Tech receives national recognition for community service, volunteerism

Mar 21, 2012 | General News

Louisiana Tech University has once again been named to the 2012 President’s Higher Education Community Service Honor Roll by the Corporation for National and Community Service (CNCS) for its leadership among institutions of higher education in Louisiana in supporting volunteerism, service-learning, and community involvement.
The Honor Roll recognizes higher education institutions that reflect the values of exemplary community service and achieve meaningful outcomes in their communities.  It is recognition from the highest levels of the federal government for commitment to service and civic engagement on a university’s campus and throughout the nation.
Louisiana Tech is the only public university in north Louisiana and only institution in the University of Louisiana System to make the Honor Roll every year since 2008.
“The commitment of our faculty to service learning and community enrichment is a vital part of Louisiana Tech’s mission,” said Louisiana Tech University President Dan Reneau.  “To see their efforts recognized on a national level serves as a source of pride and inspiration for the entire university community.  I congratulate and commend these faculty members for making a positive impact and creating a better region for all of us.”
Six projects from a diverse group of faculty and disciplines comprised Louisiana Tech’s 2012 entrants.  They included “SOCA Community Garden” (reported by Kevin Singh – architecture), “KABMAN” (reported by Mark Guinn – performing arts), “Student Nursing Association Projects” (reported by Nancy Darland – nursing), “Engineering Service Initiative” (reported by David Hall – mechanical engineering), “Glenview Elementary Playground Project” (reported by David Hall – mechanical engineering), and “Lincoln Center Physical Education Project” (reported by Tammy Schilling – kinesiology.)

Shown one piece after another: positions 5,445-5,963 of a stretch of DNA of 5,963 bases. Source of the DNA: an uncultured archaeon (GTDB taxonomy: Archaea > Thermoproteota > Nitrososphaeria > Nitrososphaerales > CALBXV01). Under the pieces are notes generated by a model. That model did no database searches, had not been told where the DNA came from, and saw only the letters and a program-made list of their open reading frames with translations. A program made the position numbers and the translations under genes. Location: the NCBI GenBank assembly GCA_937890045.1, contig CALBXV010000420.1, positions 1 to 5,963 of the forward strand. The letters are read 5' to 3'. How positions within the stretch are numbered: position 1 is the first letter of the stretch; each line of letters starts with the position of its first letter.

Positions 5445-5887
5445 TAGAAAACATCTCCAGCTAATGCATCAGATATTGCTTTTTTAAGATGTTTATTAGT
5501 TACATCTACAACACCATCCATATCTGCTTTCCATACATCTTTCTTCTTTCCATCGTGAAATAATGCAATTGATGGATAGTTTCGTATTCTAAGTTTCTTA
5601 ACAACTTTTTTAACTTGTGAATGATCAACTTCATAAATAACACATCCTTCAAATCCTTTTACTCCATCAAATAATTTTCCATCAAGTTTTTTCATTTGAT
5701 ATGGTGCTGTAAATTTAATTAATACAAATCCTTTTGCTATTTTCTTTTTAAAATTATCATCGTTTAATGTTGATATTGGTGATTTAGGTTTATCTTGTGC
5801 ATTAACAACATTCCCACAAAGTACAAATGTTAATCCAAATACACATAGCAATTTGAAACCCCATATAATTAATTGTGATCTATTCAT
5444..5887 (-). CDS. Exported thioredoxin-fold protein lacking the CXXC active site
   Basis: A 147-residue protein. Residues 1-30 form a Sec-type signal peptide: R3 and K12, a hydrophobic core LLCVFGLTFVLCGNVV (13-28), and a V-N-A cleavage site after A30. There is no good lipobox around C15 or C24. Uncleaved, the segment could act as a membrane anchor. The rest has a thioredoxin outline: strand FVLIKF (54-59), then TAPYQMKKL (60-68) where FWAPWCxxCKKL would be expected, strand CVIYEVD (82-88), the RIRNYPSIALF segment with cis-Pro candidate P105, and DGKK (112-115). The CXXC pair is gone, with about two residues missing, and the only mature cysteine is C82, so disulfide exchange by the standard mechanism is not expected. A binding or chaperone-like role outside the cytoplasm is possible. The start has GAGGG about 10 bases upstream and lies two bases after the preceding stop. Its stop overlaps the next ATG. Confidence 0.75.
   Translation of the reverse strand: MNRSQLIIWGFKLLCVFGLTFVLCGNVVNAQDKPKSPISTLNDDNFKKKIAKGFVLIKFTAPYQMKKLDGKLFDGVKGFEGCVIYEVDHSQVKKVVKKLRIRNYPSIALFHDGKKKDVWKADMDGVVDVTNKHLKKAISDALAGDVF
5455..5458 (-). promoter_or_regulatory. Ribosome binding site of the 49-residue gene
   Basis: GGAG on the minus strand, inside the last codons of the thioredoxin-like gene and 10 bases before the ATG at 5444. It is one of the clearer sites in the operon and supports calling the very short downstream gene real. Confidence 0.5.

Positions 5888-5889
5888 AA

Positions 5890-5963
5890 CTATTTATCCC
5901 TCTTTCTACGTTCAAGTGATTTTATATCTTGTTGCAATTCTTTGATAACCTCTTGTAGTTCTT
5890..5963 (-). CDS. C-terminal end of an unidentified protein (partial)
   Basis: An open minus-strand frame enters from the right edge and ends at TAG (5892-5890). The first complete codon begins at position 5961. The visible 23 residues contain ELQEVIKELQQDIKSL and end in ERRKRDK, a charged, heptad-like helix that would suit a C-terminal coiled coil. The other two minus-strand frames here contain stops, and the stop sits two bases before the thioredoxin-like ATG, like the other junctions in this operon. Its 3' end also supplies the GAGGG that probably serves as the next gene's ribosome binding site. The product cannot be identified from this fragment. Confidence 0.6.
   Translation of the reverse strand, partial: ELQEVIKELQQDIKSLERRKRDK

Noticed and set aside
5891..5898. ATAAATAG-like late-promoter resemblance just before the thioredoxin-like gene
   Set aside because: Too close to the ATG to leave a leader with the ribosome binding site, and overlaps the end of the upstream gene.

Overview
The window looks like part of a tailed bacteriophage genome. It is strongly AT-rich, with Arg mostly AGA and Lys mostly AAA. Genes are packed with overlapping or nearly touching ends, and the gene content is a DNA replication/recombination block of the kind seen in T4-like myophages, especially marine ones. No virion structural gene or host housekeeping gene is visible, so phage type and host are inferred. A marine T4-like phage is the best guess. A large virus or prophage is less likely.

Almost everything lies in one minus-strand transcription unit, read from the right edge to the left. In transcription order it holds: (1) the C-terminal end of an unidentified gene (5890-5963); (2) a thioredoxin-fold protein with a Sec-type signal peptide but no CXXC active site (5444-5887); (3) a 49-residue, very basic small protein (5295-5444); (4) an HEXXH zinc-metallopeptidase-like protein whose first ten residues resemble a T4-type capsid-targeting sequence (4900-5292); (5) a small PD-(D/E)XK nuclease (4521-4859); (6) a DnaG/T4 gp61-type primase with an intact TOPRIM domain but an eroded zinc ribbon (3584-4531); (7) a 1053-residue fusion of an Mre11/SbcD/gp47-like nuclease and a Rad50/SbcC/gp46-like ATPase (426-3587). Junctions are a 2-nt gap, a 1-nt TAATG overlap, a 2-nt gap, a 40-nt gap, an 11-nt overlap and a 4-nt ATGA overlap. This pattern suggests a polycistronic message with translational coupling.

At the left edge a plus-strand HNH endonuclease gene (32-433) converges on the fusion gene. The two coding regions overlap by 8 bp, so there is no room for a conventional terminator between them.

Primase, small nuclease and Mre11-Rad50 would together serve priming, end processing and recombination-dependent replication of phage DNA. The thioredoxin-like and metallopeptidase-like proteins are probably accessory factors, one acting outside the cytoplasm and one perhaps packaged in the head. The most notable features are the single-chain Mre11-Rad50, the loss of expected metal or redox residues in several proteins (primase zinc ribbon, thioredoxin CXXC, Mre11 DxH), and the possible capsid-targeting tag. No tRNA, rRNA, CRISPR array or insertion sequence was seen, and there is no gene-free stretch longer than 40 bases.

Honorees are chosen based on a series of selection factors, including the scope and innovation of service projects, the extent to which service-learning is embedded in the curriculum, the school’s commitment to long-term campus-community partnerships, and measurable community outcomes as a result of the service.
“I am very pleased that Louisiana Tech faculty and students continue to enhance learning opportunities through real world service learning and community service projects,” said Dr. Ken Rea, vice president for academic affairs at Louisiana Tech.  “The value added to students’ learning experiences and to the community partners and recipients of the service is significant.
“I am proud of our faculty and students for their outstanding record of service and the Honor Roll recognition and for the many benefits shared with Louisiana Tech and our community.”
Dr. Rick Simmons, the George K. Anding Endowed Professor of English and director of the Center for Academic and Professional Development at Louisiana Tech, says being named to the Honor Roll for five straight years is a significant accomplishment since the evaluation criteria gets more rigorous each year and he appreciates all those faculty that reported and participated in the projects.
“I’d really like to thank the faculty members for stopping what they were doing and submitting the details of their projects, as well as answering my endless follow-up questions,” said Simmons. “Without them and their reports, it is clear we would not be on the Honor Roll.”
CNCS oversees the Honor Roll in collaboration with the U.S. Departments of Education and Housing and Urban Development, Campus Compact, and the American Council on Education.  They serve as a catalyst for service-learning programs nationwide that connect community service with academic curricula.